The City of Jersey City has renegotiated a tentative agreement for the police officers benevolent association through 2025 that would increase the starting salary for cops – though the deal is still awaiting approval from the union and the city council.
By John Heinis/Hudson County View
If the deal is approved, it would go into effect on January 1st, 2019 and the starting salary for officers would be increased to $41,000 – up $4,000 from the current starting salary of $37,000.
Additionally, the city would restore two pay steps that the new officers lost during the arbitration period and restore longevity payments to officers hired after January 1, 2013.
“Over the last five years, our administration has hired hundreds of officers and today is another validation of our commitment towards our Police Department and safety of our residents,” Mayor Steven Fulop said in a statement.
“I’m glad that the administration was able to work with the Jersey City POBA to find common ground.”
Additionally, the city will increase the salary at top pay during the last two years of the arbitration award.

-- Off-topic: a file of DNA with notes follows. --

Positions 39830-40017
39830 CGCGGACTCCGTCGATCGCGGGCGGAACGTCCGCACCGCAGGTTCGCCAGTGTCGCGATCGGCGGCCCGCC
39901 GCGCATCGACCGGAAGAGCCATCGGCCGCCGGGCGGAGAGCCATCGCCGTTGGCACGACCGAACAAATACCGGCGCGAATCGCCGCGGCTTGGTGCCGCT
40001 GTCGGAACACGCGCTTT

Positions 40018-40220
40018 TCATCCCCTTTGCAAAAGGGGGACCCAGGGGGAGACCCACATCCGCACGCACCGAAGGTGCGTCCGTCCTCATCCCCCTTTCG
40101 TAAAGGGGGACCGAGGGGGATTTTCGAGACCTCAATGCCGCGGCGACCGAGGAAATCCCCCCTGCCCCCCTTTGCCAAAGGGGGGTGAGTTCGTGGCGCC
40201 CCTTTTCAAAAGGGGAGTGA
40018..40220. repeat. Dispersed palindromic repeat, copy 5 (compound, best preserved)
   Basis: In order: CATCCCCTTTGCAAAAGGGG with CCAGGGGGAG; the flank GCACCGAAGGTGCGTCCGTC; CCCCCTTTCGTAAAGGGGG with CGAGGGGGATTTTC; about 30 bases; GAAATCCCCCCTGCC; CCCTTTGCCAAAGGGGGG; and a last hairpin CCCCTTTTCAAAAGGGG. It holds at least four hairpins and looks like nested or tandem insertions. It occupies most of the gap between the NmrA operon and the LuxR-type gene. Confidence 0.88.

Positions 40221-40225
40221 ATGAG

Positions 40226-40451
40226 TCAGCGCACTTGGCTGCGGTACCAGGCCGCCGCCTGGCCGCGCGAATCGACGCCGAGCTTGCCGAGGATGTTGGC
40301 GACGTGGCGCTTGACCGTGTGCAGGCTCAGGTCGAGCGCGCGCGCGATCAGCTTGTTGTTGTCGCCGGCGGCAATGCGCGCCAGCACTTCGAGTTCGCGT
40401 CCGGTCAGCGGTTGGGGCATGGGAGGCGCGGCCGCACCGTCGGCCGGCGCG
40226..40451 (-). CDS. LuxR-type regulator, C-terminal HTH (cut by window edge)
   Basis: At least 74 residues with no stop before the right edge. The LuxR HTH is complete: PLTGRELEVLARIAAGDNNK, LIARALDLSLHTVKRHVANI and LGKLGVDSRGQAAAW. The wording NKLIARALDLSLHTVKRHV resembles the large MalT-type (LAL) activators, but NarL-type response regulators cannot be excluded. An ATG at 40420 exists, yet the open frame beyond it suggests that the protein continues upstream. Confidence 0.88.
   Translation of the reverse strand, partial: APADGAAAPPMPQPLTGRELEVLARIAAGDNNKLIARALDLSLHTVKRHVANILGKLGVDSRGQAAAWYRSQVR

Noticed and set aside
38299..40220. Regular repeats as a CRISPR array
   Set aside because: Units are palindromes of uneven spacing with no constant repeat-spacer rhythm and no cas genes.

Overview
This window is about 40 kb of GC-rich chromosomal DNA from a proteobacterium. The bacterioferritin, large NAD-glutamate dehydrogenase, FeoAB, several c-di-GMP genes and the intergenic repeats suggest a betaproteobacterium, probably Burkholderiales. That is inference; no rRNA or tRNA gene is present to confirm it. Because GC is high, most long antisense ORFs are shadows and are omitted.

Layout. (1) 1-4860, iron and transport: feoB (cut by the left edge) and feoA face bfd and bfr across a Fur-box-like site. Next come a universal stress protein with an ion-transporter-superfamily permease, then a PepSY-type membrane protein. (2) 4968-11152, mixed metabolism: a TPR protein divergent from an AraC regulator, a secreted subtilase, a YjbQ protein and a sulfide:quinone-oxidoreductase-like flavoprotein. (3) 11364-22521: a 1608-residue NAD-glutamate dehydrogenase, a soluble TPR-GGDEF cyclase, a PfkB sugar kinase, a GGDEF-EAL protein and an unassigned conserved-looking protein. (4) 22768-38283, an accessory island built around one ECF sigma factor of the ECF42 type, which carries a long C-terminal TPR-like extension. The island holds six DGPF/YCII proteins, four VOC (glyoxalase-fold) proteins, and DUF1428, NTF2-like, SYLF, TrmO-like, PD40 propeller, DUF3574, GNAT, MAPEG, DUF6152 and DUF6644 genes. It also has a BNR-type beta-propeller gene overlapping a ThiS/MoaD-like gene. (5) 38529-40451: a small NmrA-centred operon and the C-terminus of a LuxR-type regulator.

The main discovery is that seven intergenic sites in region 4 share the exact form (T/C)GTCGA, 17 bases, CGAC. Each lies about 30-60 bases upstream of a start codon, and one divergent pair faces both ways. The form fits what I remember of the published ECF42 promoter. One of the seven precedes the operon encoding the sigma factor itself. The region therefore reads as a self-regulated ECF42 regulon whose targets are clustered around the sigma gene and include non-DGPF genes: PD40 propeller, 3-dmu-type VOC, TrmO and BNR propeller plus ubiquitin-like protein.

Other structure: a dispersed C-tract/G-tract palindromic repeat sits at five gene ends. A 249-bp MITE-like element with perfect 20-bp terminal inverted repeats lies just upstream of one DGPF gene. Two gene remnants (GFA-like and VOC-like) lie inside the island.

These are the last two years of service for the three large classes of officers who served for 23 years.
Back in October 2017, an independent arbitrator settled the Jersey City POBA contract, to the dismay of many members of the department.
At the time, Jersey City POBA President Carmine Disbrow said that Fulop “should be ashamed of himself” over the way the saga ended.
This time around, Disbrow took a much more positive tone when addressing the deal that will be going in front of his membership.
“This tentative agreement comes from many, many hours of, at times, tenuous discussions and will now be brought back to the nearly 700 members of the JCPOBA so that their voices can be heard,” he said in a statement.
Police Division Director Tawana Moody praised the tentative agreement, calling it a win across the board for the JCPD.
“Previous contracts cut starting salaries and put the savings into top pay; the $4,000 increase for new officers is over 10% and sorely needed as they start their careers,” she stated.
“We were also able to increase flexibility for our Police Chief, who is implementing innovative crime fighting and community relations programs.”
Furthermore, the city also touted achieving significant health care changes, which would be phased in over the next two years and an elimination of all longevity payments for new hires.